The present-day badge is topped with the crown of Canada's sovereign, currently the crown adopted by HM Queen Elizabeth II in 1953. The pre-Elizabeth II badge bore the "King's" crown as seen above. Once they have completed their secondary trade qualification, currently Armoured Reconnaissance, every member of the Regiment, regardless of rank, wears the same brass cap badge. Several attempts to introduce a wire or cloth officer cap badge in the 1960s and 1980s failed. The complete evolution of the cap badge is explained here.


Fidelis et Paratus (Faithful and Prepared)


Regimental Lineage/Perpetuating Units

  • Whitby Highland Rifle Company, formed in 1827.

In April 1852, the Regiment of Ontario, consisting of 9 Battalions, was formed in the Sedentary Militia upon the creation of the new Ontario County from part of the former York County. In April 1860, the Whitby Highland Rifle Company was one of several Toronto-area units that amalgamated to form the 2nd Battalion, Volunteer Militia Rifles. This unit split off again in 1862 to become part Ontario County's growing militia garrison which eventually consisted of nine independent rifle or infantry companies authorized on these dates:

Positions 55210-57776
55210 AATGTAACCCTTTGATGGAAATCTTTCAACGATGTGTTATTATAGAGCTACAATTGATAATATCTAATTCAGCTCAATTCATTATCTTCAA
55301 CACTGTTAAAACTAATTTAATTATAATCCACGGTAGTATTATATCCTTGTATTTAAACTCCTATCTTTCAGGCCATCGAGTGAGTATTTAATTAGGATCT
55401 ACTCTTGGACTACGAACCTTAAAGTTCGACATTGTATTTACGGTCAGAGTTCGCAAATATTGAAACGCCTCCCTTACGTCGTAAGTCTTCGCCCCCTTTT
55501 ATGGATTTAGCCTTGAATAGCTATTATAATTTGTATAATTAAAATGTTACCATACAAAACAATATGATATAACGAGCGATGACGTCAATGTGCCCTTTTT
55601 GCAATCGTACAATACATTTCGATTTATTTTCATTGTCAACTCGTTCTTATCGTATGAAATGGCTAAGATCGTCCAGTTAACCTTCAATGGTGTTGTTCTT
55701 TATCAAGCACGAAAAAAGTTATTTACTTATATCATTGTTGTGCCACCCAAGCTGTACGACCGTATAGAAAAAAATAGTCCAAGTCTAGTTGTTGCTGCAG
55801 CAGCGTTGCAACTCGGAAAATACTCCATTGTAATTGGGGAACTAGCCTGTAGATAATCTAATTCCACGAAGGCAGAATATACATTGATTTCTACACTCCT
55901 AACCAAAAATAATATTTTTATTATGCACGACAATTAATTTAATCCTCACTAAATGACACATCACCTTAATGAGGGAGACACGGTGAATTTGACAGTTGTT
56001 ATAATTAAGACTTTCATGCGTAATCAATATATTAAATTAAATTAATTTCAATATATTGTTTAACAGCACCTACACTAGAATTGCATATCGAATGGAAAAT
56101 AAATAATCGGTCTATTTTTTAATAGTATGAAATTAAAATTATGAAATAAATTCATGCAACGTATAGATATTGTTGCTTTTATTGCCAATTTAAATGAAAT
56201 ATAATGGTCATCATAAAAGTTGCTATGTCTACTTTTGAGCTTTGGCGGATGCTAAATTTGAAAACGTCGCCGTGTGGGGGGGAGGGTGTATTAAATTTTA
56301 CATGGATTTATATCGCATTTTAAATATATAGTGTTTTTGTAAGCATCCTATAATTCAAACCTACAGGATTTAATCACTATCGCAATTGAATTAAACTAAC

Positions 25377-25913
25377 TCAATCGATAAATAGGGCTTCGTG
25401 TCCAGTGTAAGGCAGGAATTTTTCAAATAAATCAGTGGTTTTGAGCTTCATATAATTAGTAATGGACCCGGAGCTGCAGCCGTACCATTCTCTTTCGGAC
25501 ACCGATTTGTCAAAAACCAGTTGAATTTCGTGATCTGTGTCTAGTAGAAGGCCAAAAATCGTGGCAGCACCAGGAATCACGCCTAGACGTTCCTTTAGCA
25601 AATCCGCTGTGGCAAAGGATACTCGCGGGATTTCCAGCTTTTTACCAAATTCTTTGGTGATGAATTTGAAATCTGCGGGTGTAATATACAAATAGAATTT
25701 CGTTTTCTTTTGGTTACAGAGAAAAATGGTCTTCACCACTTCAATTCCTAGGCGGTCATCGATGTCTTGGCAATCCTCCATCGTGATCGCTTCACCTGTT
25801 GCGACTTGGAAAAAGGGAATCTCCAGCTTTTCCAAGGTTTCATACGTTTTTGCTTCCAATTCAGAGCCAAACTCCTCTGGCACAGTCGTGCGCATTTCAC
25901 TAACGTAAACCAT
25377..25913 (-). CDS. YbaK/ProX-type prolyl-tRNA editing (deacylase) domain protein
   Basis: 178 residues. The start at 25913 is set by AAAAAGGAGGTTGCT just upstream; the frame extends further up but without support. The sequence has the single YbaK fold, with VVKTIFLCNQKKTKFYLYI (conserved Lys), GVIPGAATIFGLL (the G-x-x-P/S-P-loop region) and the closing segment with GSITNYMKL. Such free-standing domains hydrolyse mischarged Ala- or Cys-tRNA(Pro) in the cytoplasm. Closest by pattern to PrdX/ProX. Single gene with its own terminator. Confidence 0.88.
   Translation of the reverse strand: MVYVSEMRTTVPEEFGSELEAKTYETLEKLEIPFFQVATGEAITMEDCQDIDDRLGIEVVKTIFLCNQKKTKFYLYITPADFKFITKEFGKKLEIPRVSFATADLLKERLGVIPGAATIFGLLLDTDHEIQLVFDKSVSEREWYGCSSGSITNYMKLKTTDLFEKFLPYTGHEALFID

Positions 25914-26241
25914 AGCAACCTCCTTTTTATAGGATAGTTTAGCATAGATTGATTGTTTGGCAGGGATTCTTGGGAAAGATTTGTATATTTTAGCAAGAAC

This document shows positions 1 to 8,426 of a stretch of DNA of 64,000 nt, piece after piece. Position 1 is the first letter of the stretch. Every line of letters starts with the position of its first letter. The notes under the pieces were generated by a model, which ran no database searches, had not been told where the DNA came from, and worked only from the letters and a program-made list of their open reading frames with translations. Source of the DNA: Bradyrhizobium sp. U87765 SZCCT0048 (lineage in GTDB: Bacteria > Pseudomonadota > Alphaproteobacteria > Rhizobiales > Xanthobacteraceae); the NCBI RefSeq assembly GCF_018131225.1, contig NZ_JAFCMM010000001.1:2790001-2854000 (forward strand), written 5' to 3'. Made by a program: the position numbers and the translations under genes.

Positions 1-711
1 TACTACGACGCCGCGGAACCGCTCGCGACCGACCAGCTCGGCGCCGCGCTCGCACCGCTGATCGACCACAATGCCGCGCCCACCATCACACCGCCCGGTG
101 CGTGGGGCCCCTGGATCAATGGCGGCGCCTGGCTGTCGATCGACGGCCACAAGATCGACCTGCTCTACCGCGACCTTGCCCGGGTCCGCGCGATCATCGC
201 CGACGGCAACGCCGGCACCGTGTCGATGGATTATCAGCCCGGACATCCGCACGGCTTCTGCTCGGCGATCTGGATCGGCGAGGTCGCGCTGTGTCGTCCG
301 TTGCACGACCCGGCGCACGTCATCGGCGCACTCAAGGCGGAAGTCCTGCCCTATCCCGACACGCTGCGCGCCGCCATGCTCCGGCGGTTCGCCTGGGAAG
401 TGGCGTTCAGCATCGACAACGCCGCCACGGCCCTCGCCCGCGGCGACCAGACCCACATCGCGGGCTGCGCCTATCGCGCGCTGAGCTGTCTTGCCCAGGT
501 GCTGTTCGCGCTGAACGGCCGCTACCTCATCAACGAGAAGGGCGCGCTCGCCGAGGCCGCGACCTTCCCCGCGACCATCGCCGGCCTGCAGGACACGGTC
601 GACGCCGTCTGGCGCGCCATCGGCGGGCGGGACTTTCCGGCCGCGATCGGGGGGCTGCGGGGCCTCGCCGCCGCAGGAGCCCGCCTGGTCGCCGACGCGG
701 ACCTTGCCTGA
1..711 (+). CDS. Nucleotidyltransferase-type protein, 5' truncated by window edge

• No. 1 Company, The Volunteer Highland Rifle Company of Whitby, 31 March 1858
  • No. 2 Company, Volunteer Militia Company of Infantry, Oshawa, 28 November 1862
  • No. 3 Company, Volunteer Militia Company of Rifles, Oshawa, 28 November 1862
  • No. 4 Company, Volunteer Militia Company of Infantry, Whitby, 26 December 1862
  • No. 5 Company, Volunteer Militia Company of Infantry, Prince Albert, 2 January 1863
  • No. 6 Company, Volunteer Militia Company of Infantry, Greenwood, 9 January 1863
  • No. 7 Company, Volunteer Militia Company of Infantry, Uxbridge, 6 February 1863
  • No. 8 Company, Volunteer Militia Company of Infantry, Columbus, 6 February 1863
  • No. 9 Company, Volunteer Militia Company of Infantry, Brooklin, 6 February 1863

On 14 September 1866, these nine independent companies based in seven towns across Ontario County (now Durham Region) were drawn together to form the 34th Ontario Battalion of Infantry. The unit underwent several redesignations after the nineteenth century and during the World War I:

  • 34th Ontario Regiment, 8 May 1900